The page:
Radio frequency and cellular technologies will eat into the dominance of power line-based smart lights, with the total installed base set to grow from two million to 40 million by 2019, new research has claimed.
ABI Research said the majority of smart lighting solutions are connected by Power Line Communication. However, during the next few years radio frequency solutions will increase to connect two-thirds of all smart street lights by 2020.
Cellular connections will also gain market share as they become more independent from the electrical network and gain the ability to connect without using additional gateways, the report said.
ABI cites the likes of 802.15.4, ZigBee, and 6LoWPAN as examples of radio connectivity on smart street lighting, with cellular solely meaning infrastructure connected via 2G, 3G or LTE.
ABI said the market will be made up of a combination of all three different types of connectivity. Andrew Zignani, Research Analyst, said: "Alongside the energy savings, lifespan, and quality of light improvements that LEDs offer, the enhanced controllability of this technology through the adoption of intelligent networking solutions has the ability to revolutionise the way cities utilise their street lighting infrastructure in order to deliver an attractive, sustainable, and safer living space."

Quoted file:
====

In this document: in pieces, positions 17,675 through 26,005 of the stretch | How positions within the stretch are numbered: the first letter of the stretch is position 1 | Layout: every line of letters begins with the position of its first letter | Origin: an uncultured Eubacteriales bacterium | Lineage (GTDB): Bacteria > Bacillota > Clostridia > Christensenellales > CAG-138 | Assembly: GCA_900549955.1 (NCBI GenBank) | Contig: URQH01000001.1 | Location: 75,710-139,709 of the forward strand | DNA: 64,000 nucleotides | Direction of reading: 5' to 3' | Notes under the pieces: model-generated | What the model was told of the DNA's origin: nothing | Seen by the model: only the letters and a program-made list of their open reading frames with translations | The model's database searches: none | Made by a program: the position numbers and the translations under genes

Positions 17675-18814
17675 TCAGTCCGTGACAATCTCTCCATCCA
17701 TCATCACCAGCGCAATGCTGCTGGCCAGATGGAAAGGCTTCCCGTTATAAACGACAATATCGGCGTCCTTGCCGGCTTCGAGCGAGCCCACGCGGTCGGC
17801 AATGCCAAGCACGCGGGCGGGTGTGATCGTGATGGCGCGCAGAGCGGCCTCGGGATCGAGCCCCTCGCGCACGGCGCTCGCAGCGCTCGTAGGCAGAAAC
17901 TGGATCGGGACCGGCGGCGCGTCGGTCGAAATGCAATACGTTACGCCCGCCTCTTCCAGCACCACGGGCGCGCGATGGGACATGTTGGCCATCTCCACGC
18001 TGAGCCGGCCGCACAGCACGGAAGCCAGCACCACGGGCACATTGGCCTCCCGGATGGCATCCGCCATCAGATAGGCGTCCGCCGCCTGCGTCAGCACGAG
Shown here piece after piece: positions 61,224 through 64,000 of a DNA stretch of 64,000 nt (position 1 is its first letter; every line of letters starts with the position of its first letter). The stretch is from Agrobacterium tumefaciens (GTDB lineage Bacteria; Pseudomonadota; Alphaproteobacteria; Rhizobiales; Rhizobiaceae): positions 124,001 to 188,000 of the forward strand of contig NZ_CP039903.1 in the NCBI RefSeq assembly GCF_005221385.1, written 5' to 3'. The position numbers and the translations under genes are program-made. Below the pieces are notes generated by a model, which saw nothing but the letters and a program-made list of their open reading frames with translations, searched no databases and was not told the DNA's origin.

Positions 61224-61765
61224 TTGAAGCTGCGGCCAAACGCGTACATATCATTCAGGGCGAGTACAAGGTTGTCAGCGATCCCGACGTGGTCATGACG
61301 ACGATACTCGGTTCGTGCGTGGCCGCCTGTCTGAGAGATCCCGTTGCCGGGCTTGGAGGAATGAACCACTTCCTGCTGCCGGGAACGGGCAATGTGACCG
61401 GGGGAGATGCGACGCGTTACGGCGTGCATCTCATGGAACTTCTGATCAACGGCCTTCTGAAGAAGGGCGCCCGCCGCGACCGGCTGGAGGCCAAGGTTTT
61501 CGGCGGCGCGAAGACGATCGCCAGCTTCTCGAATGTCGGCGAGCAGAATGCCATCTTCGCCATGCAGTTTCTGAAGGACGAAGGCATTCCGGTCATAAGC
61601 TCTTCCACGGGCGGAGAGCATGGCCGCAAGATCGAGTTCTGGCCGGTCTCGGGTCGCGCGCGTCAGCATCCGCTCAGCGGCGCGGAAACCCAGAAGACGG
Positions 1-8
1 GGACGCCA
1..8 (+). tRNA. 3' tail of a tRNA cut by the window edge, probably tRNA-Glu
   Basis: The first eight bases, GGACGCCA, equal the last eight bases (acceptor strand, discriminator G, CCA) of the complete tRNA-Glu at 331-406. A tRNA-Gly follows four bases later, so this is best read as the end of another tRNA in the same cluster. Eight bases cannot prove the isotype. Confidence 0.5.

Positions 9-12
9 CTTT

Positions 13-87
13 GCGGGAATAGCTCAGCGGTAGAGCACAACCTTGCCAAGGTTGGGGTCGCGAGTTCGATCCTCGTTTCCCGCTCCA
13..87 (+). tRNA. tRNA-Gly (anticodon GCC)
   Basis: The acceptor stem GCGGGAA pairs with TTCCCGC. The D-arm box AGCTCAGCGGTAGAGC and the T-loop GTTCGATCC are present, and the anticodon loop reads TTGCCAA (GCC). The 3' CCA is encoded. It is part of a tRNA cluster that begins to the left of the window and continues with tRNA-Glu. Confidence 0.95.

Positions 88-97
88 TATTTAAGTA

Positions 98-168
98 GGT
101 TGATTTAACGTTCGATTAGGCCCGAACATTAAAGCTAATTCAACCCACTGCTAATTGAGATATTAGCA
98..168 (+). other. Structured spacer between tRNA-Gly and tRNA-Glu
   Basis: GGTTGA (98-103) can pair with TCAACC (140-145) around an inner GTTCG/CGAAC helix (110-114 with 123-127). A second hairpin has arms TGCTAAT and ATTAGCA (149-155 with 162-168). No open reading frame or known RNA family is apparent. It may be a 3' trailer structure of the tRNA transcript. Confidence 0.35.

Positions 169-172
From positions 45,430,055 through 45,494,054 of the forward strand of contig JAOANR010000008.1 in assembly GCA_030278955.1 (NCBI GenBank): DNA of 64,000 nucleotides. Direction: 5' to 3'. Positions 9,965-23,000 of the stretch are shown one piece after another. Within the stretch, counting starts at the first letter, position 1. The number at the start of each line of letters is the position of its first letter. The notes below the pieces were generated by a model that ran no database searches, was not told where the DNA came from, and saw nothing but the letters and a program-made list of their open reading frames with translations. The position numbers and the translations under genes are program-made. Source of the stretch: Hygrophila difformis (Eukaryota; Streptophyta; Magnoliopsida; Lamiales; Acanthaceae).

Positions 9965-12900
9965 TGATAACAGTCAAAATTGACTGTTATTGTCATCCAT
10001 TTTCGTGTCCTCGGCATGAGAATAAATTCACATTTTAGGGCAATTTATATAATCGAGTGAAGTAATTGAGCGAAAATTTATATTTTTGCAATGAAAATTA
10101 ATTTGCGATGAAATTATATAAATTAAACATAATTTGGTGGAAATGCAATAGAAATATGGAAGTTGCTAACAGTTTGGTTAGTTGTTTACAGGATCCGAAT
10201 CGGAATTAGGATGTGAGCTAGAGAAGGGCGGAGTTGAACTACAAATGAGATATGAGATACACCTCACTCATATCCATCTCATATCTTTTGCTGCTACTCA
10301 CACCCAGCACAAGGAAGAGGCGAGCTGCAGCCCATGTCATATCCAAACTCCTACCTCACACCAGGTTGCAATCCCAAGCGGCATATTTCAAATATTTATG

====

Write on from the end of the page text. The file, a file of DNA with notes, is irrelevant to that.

He added: "Though each connectivity solution has its own advantages and disadvantages, due to the vast structural and regional complexities in street lighting infrastructures, a hybrid approach that incorporates a combination of PLC, RF, and cellular technologies, depending on various circumstances and project scale, will need to be adopted in order to ensure the most widespread, reliable, and cost-effective coverage."
Zignani said lights are increasingly becoming the foundation of a wider smart city network, overcoming initial barriers to entry such as high costs, low initial returns and a fragmented ecosystem.
He said: "When upgrading to LED street lighting, city managers may be reluctant to spend the extra funds required on a controlling system, unless this is positioned as a foundation for further smart city development. Integration with other aspects of the smart grid can considerably strengthen the case for networked control adoption.
"The transition towards IPv6 connectivity solutions will allow greater flexibility in future upgrades and extensions to the smart city network, enabling different organizations, suppliers, and communications methods to integrate together and form a more intelligent, resilient, and sustainable city infrastructure."